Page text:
FOUR R’S OF PROACTIVE PARENTING
July 7, 2015, Contributors Melissa Kruger
Trips to the grocery store with young children can feel a bit like a series of battles in a never-ending war. From safely buckling everyone in the car to crossing the street, just getting into the store can feel like a minor victory. The momentary relief felt upon arrival is quickly subdued as the next hurdle presents itself: getting all the children into the grocery cart.
Chubby legs kicking, back stiffened straight, child wailing, “NO mommy. NO get into the cart.”
Have you ever faced that moment? Perhaps for you it is not the shopping cart, but some other circumstance when you ask your child to do something that he or she simply does not want to do. This unwanted request sparks a tantrum, pouting, hitting, or some other negative form of expression in your child.
When these moments arise, how can we proactively help to encourage our children to do what is right? How can we take a difficult circumstance and use it for a time of growth rather than spend our days frustrated and angry?
While parenting three children with very different personalities, I have found four “Rs” of encouragement (Remember, Review, Reward, and Reinforce) that can help most children as they are learning the blessings of obedience.
Children, just like us, are slow to learn. It takes repeated instruction over the course of many months and years for them grow in their understanding. If we want to teach our children well, it is important to remember that learning obedience takes time. This expectation gives us patience and understanding in our interactions with our children.
Take a moment to consider your own children. What particular areas of obedience are difficult for them today? Reflect upon this area as you go into your day. Pray for your child’s heart to be changed, as well as for patience in your own heart. Remembering their struggles helps us to proactively prepare our children for situations they will encounter.
In addition to considering circumstances that are difficult for a child, it’s helpful to provide repeated instruction. For instance, if your child struggles with grabbing other children’s toys, then it might be helpful to review the following questions on your way to a play date:
Do we grab toys from other children?
What would be a nice way to ask to play with a toy?
If someone grabs a toy from you, what should you do?
Asking simple questions like these help to review expectations with our children. I find that it is best to do these on the way to the play date, grocery store, or park. It is far easier to teach before an encounter than in the midst of it. If we wait until the toy is being snatched or another child is being hit, then usually it is difficult to gain a listening ear (the child will be too distracted by what they want).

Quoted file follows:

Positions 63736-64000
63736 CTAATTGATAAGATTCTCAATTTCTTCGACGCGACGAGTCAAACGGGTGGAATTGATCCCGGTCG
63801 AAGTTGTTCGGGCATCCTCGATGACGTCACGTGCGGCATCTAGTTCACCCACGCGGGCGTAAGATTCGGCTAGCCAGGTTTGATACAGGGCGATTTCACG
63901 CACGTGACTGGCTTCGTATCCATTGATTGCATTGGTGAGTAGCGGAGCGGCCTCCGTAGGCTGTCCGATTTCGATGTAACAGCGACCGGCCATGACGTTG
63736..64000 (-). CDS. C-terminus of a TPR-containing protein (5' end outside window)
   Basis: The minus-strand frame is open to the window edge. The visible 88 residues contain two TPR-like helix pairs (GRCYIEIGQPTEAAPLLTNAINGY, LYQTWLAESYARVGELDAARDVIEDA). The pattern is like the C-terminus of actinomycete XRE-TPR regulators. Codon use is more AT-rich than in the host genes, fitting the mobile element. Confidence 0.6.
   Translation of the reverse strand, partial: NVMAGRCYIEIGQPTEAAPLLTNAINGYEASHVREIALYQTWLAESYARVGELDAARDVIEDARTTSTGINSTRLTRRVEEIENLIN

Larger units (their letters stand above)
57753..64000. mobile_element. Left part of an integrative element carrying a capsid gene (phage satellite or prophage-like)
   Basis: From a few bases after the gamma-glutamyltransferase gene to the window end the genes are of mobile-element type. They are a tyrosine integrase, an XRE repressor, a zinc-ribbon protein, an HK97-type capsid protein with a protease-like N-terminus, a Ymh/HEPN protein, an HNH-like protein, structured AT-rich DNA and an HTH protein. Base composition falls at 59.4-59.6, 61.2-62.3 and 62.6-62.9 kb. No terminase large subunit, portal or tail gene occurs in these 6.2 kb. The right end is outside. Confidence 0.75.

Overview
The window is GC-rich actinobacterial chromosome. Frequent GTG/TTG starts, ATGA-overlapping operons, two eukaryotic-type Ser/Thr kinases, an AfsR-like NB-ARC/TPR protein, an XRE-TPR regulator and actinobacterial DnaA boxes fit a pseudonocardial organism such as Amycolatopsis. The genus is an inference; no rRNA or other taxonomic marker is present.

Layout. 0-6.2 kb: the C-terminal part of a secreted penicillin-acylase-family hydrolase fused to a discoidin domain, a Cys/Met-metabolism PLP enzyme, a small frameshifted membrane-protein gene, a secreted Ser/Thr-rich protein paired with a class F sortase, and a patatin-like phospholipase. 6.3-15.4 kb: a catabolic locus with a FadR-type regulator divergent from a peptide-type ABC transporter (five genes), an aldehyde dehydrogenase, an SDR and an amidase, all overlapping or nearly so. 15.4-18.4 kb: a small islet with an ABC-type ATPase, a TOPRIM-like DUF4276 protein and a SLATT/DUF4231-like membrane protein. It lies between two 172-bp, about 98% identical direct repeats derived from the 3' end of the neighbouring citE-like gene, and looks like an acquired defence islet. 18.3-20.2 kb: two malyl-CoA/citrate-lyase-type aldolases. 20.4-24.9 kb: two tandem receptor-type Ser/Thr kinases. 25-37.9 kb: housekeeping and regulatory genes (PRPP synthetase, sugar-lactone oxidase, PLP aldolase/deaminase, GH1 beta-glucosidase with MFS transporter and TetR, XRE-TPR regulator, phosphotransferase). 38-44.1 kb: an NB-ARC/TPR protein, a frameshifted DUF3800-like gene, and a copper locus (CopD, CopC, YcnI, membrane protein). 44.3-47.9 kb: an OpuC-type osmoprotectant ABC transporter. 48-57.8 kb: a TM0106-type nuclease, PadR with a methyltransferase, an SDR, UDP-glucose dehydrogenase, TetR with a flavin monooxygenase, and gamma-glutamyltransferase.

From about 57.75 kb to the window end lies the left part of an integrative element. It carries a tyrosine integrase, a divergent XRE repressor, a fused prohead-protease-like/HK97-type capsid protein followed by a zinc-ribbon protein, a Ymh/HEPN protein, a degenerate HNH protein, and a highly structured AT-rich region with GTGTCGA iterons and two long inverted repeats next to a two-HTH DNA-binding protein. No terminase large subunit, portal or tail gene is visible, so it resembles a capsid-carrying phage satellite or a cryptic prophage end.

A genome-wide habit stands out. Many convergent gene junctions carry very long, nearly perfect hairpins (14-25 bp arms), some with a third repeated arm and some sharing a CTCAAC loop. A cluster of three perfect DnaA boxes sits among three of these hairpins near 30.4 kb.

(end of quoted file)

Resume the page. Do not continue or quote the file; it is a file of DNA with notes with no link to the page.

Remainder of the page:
As we prepare our children by remembering and reviewing, it is also beneficial to plan a reward for obedience. A reward is different than a bribe in that it is promised beforehand as a proactive means by which to encourage right behavior. It is parent directed, rather than child demanded and it is given with motherly delight rather than parental frustration.
I find it helpful to use the items that I planned to give my child anyway (an extra book to read at bedtime, a fresh baked cookie, or a fun bubble bath) as a means to spur them on in their tasks. Just like the promise of a paycheck encourages us to work diligently, we can use rewards as a proactive means to guide them in what is good and right.
It is also important to be on the lookout for ways we can reinforce a child’s good choices with praise. If a child is going through a particularly difficult season of disobedience, some days he or she can feel as though nothing they do is right. In these moments it’s especially important to try to catch them doing something (anything) positive and praise them for it.
This type of reinforcement benefits our homes in two ways. First, it teaches a child what is correct in a positive manner. Saying, “You did a great job carrying the plate to the sink” instructs and motivates our child. Second, as we reinforce with praise, it allows our homes to take on a different feel. Rather than succumb to battle mode against our child, our interactions start to feel as though we are all on the same team, encouraging one another towards love and good deeds.
Remember, Review, Reward, and Reinforce – by taking a moment to consider our children we can turn daily battles into opportunities for positive interactions.